It was not only Finkelstein, however, who muted Palestinians’ political demands and political subjectivities in the process of constructing them and relating to them as objects of solidarity. When the Palestinian refugees’ unequivocal demand for the implementation of the right of return was discussed, even the interviewer-activist declared that people, presumably activists, are “very educated on the refugee issue”, and as a result, would never really demand the return of six million Palestinians; forgetting for a moment that the right of return is about the refugees and not the activists that are supposed to be advocating on their behalf.
When Finkelstein disagreed, noting that activists insist on the right of return of not six but even seven million refugees, the interviewer declared that:
“that’s people talking on behalf, in a way, of them. I mean, talking to Palestinian refugees, some of them know that there’s also a compromise, some of them [say], “we’d like to return”, some of them…”
Thus, it is not only the figure of “the activist” as the spokesperson for the refugees that is foregrounded over and above the refugees’ political subjectivities, but the activist voice also erases the refugees’ voices. There was another implicit point to this self-referential and politically effacing maze of spokespersonship. It was to affirm that Palestinian refugees are perfectly reasonable people; since reasonable people presumably know that there is a compromise to be made. The need to affirm the refugees’ reasonableness is of course itself filled with loaded assumptions. Unsurprisingly, Finkelstein responded to the statement by declaring: “Fine! And I think Palestinians are perfectly reasonable”.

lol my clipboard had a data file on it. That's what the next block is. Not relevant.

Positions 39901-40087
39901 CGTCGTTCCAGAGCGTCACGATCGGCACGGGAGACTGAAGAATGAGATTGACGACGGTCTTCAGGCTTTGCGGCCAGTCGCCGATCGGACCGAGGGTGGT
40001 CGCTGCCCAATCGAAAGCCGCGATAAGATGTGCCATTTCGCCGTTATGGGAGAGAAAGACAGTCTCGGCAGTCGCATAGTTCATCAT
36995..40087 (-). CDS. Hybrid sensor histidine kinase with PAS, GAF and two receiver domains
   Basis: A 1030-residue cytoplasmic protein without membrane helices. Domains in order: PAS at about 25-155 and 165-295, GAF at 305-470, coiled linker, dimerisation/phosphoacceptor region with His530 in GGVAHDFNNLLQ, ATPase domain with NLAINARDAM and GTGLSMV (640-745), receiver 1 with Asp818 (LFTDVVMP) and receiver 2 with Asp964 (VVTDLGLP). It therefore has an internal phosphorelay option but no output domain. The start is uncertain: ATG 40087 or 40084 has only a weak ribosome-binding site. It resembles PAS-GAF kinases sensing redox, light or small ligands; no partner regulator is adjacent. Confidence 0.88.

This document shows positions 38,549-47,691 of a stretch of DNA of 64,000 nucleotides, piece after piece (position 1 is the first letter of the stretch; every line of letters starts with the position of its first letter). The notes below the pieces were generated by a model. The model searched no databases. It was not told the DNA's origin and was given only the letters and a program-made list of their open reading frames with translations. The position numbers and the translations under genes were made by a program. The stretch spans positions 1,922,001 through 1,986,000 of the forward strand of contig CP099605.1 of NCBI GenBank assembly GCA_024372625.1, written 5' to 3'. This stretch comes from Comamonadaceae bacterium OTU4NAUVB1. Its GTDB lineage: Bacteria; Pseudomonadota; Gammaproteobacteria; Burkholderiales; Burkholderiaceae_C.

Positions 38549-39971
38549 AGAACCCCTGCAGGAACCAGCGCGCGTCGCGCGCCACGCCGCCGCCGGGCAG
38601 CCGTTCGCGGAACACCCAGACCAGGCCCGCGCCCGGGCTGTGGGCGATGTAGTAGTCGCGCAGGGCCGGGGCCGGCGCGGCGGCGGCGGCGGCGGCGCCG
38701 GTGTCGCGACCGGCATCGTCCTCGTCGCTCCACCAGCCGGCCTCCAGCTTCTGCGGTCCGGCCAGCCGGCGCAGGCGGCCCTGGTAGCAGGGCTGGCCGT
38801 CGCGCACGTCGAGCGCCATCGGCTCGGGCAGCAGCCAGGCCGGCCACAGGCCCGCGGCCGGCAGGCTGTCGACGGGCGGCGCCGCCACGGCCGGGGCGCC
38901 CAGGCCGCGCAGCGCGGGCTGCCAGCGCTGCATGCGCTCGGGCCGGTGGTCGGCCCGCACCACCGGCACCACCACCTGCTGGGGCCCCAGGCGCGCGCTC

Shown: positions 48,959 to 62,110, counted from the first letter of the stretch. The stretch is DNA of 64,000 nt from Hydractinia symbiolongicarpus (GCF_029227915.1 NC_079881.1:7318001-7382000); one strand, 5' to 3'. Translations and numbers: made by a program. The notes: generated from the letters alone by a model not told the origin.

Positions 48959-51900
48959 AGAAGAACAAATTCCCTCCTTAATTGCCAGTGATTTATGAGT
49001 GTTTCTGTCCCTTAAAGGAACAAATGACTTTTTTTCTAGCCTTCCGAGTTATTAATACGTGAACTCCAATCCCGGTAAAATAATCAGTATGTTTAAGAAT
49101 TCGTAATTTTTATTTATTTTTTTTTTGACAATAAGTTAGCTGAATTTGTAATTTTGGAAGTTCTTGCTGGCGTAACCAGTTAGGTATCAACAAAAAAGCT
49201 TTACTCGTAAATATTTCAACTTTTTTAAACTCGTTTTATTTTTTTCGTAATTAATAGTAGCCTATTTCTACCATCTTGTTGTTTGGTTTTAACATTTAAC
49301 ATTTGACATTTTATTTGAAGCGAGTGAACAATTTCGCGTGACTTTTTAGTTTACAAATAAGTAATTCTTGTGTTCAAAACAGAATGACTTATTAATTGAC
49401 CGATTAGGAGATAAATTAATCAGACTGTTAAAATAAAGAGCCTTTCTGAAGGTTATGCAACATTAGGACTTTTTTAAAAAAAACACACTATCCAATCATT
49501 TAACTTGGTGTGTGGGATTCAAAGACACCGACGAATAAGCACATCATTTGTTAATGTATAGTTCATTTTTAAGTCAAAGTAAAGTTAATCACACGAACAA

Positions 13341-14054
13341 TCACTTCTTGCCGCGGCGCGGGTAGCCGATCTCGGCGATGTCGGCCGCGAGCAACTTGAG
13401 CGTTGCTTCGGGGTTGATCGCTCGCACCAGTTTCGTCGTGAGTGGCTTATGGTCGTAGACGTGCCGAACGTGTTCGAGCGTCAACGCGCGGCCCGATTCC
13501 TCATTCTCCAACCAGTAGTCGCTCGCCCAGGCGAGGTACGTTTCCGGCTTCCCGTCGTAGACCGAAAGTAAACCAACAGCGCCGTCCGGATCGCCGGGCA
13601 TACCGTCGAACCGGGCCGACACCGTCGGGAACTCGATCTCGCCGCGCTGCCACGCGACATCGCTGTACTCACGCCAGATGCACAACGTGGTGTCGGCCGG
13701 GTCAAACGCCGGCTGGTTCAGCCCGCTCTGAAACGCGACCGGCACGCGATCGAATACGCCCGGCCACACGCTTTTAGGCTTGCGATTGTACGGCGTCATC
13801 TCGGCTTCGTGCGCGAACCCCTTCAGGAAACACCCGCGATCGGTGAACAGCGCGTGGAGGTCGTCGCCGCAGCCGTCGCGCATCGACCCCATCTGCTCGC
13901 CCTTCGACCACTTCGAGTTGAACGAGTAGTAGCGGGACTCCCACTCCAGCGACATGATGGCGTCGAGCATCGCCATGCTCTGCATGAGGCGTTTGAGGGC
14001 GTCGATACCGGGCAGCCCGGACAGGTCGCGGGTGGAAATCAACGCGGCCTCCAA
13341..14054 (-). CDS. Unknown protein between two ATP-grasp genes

Solidarity with the Colonisers or the Colonised?
In contrast to the problematic conjuring of Palestinians and the silencing of their uncomfortable political subjectivities, for Finkelstein, the mainstream public was a definite actor, which he used and foregrounded not only to build his argument insofar as international law and a mass movement are concerned, but also as a benchmark for selling the end-goal of what being in political solidarity with Palestinians should be all about.
This is achieving two-states, regardless of the fact that whether Palestinians want one or two states is for them and only for them to decide. It is instructive to ask who exactly constitutes this imaginary public and why it takes primacy over the political demands of a people one is meant to be in solidarity with? For a start, this imaginary public is one which is definitely sympathetic to Zionism. We know this because Finkelstein declared that “you can give them [the public] every fact behind the creation of the refugees and they’ll still see the Israeli position, that that’s not tenable”.